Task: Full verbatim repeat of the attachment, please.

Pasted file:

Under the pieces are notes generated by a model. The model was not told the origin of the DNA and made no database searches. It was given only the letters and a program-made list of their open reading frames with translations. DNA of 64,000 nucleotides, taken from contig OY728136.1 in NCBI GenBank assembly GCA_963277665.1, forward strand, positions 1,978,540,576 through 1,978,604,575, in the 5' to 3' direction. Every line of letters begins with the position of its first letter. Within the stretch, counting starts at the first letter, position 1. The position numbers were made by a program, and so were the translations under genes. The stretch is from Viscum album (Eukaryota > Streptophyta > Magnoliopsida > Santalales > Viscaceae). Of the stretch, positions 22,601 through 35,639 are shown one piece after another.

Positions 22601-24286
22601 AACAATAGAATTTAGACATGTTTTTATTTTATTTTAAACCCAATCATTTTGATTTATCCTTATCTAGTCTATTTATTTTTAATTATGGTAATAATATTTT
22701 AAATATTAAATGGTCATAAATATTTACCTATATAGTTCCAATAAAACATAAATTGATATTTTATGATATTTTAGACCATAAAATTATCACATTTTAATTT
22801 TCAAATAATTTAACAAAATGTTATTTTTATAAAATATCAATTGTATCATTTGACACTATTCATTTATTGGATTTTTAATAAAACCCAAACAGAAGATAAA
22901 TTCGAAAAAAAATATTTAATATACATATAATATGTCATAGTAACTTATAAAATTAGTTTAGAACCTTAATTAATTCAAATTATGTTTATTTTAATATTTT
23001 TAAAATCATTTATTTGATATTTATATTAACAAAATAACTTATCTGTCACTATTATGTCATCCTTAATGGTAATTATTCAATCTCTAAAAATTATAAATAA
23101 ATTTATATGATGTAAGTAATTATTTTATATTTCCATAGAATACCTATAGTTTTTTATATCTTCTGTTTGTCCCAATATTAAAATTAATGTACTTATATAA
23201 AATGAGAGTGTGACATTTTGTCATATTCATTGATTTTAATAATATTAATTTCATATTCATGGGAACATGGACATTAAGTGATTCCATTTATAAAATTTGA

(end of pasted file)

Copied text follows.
Under the pieces are notes generated by a model. The model was not told the origin of the DNA and made no database searches. It was given only the letters and a program-made list of their open reading frames with translations. DNA of 64,000 nucleotides, taken from contig OY728136.1 in NCBI GenBank assembly GCA_963277665.1, forward strand, positions 1,978,540,576 through 1,978,604,575, in the 5' to 3' direction. Every line of letters begins with the position of its first letter. Within the stretch, counting starts at the first letter, position 1. The position numbers were made by a program, and so were the translations under genes. The stretch is from Viscum album (Eukaryota > Streptophyta > Magnoliopsida > Santalales > Viscaceae). Of the stretch, positions 22,601 through 35,639 are shown one piece after another.

Positions 22601-24286
22601 AACAATAGAATTTAGACATGTTTTTATTTTATTTTAAACCCAATCATTTTGATTTATCCTTATCTAGTCTATTTATTTTTAATTATGGTAATAATATTTT
22701 AAATATTAAATGGTCATAAATATTTACCTATATAGTTCCAATAAAACATAAATTGATATTTTATGATATTTTAGACCATAAAATTATCACATTTTAATTT
22801 TCAAATAATTTAACAAAATGTTATTTTTATAAAATATCAATTGTATCATTTGACACTATTCATTTATTGGATTTTTAATAAAACCCAAACAGAAGATAAA
22901 TTCGAAAAAAAATATTTAATATACATATAATATGTCATAGTAACTTATAAAATTAGTTTAGAACCTTAATTAATTCAAATTATGTTTATTTTAATATTTT
23001 TAAAATCATTTATTTGATATTTATATTAACAAAATAACTTATCTGTCACTATTATGTCATCCTTAATGGTAATTATTCAATCTCTAAAAATTATAAATAA
23101 ATTTATATGATGTAAGTAATTATTTTATATTTCCATAGAATACCTATAGTTTTTTATATCTTCTGTTTGTCCCAATATTAAAATTAATGTACTTATATAA
23201 AATGAGAGTGTGACATTTTGTCATATTCATTGATTTTAATAATATTAATTTCATATTCATGGGAACATGGACATTAAGTGATTCCATTTATAAAATTTGA